[tor-dev] Proposal 190: Password-based Bridge Client Authorization

Robert Ransom rransom.8774 at gmail.com
Tue Jan 17 18:28:36 UTC 2012

On 2012-01-17, Nick Mathewson <nickm at alum.mit.edu> wrote:
> On Sun, Nov 6, 2011 at 9:12 PM, George Kadianakis <desnacked at gmail.com>
> wrote:
>> 3.2. AUTHORIZE cell format
>>   In shared-secret-based authorization, the MethodFields field of the
>>   AUTHORIZE cell becomes:
>>       'shared_secret'               [10 octets]
>>   where:
>>   'shared_secret', is the shared secret between the bridge operator
>>                    and the bridge client.
> No, dumping the HMAC seems like a step backwards.  In practice,
> bridges are needed exactly in those cases where we're worried about
> active attacks between clients and the Tor network.  There's no point
> in revising a protocol proposal to be MORE vulnerable to MITM;
> instead, we need one that is less vulnerable.

Proposal 190 is only meant to resist identification of a bridge as a
bridge by an attacker actively probing it.  A MITM attacker is far
more likely to be trying to identify the client as a Tor client, so
clients which need to resist MITM attacks must detect them before
reaching the point in the protocol where it would send the AUTHORIZE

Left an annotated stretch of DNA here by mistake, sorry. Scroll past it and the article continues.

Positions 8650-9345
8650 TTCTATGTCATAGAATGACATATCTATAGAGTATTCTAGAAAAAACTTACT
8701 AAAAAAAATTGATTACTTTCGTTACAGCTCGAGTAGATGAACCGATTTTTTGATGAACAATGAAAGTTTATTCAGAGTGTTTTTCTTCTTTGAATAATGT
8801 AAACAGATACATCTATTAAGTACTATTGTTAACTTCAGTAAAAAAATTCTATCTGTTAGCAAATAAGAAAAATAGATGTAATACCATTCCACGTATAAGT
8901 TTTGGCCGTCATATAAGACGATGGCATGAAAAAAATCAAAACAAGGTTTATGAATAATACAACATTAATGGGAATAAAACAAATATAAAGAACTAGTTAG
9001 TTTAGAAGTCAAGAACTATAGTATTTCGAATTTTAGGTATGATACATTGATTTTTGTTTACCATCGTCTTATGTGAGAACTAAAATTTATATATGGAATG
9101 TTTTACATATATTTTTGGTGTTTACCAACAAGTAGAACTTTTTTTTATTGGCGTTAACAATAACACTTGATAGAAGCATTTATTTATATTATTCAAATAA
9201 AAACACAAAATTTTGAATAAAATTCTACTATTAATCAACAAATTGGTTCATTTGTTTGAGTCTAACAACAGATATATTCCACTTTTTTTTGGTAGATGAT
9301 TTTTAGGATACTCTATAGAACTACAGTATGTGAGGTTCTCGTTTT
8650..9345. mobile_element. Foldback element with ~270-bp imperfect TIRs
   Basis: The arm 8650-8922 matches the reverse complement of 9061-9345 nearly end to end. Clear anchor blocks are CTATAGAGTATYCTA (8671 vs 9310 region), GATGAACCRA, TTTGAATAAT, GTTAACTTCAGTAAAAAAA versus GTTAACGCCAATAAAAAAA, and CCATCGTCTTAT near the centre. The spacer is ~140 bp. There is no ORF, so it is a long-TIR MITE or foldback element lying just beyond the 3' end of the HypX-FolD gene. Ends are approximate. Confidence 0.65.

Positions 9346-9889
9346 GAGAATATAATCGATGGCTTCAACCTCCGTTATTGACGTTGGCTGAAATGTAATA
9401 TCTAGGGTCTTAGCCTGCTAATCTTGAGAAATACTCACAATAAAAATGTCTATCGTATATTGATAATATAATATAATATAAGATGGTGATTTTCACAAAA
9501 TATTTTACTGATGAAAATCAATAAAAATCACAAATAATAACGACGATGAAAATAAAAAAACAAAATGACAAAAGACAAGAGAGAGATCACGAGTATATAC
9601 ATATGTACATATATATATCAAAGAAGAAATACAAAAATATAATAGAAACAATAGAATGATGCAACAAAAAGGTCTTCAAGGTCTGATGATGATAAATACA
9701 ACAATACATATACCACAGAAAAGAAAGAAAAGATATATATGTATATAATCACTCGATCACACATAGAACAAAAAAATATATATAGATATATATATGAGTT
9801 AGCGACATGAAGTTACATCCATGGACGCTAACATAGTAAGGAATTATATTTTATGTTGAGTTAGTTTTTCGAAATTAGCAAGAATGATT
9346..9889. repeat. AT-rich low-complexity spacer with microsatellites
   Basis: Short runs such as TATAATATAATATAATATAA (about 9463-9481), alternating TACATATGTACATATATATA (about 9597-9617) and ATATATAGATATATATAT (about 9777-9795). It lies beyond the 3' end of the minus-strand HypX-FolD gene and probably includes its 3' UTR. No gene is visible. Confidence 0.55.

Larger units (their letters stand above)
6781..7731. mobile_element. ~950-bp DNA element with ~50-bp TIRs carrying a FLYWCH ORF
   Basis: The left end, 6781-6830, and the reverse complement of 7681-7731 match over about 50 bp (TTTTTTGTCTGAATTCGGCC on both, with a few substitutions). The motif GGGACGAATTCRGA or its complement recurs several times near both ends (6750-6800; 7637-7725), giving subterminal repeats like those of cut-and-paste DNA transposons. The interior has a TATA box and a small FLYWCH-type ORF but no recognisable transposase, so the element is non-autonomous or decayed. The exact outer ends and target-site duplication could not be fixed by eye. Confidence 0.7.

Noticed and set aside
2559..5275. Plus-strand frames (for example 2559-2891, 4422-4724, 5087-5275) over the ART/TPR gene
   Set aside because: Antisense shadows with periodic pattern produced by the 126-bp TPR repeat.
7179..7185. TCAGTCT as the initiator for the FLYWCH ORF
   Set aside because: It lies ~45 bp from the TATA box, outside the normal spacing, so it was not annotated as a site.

cell (thereby identifying it as a Tor client).

> Marking this proposal needs-revision.  Not sure what the actual
> solution is though. One option might be to look for a way to signal
> (undetectably) to the client that the server knows what it's doing as
> part of the TLS handshake. For example, by building the
> ServerHello.random structure such that instead of having 28 random
> bytes and 4 bytes of time, it has 16 random bytes, 4 bytes of time,
> and 12 bytes based on a HMAC of (the 16 random bytes, the 4 time
> bytes, the ClientHello.Random, and the certificate that it will send).
>  Yuck!  But it might work.  It would need analysis, I guess.

With that hack on top of the v3 protocol, any client able to detect
that a bridge is not being MITMed can impersonate the bridge through
the TLS handshake, until after the (honest, victim) client speaks the
Tor protocol at the fake bridge.

The solution is:

* Add a v4 link protocol in which the bridge/relay publishes a list of
fingerprints and cert-chain positions of link certificates in its
descriptor, and the client verifies that the TLS server it's
connecting to presents a cert chain such that one certificate's
fingerprint and position in the cert chain matches one of the
fingerprint/position pairs in the server descriptor.

item to the Bridge line parser.

* ...

* Now TLS takes care of MITM detection for us, because we're using it
correctly for the first time since the v1 handshake.  Profit.

* Add EXTEND2 cells so relay-to-relay connections can use v4 links.

Robert Ransom

More information about the tor-dev mailing list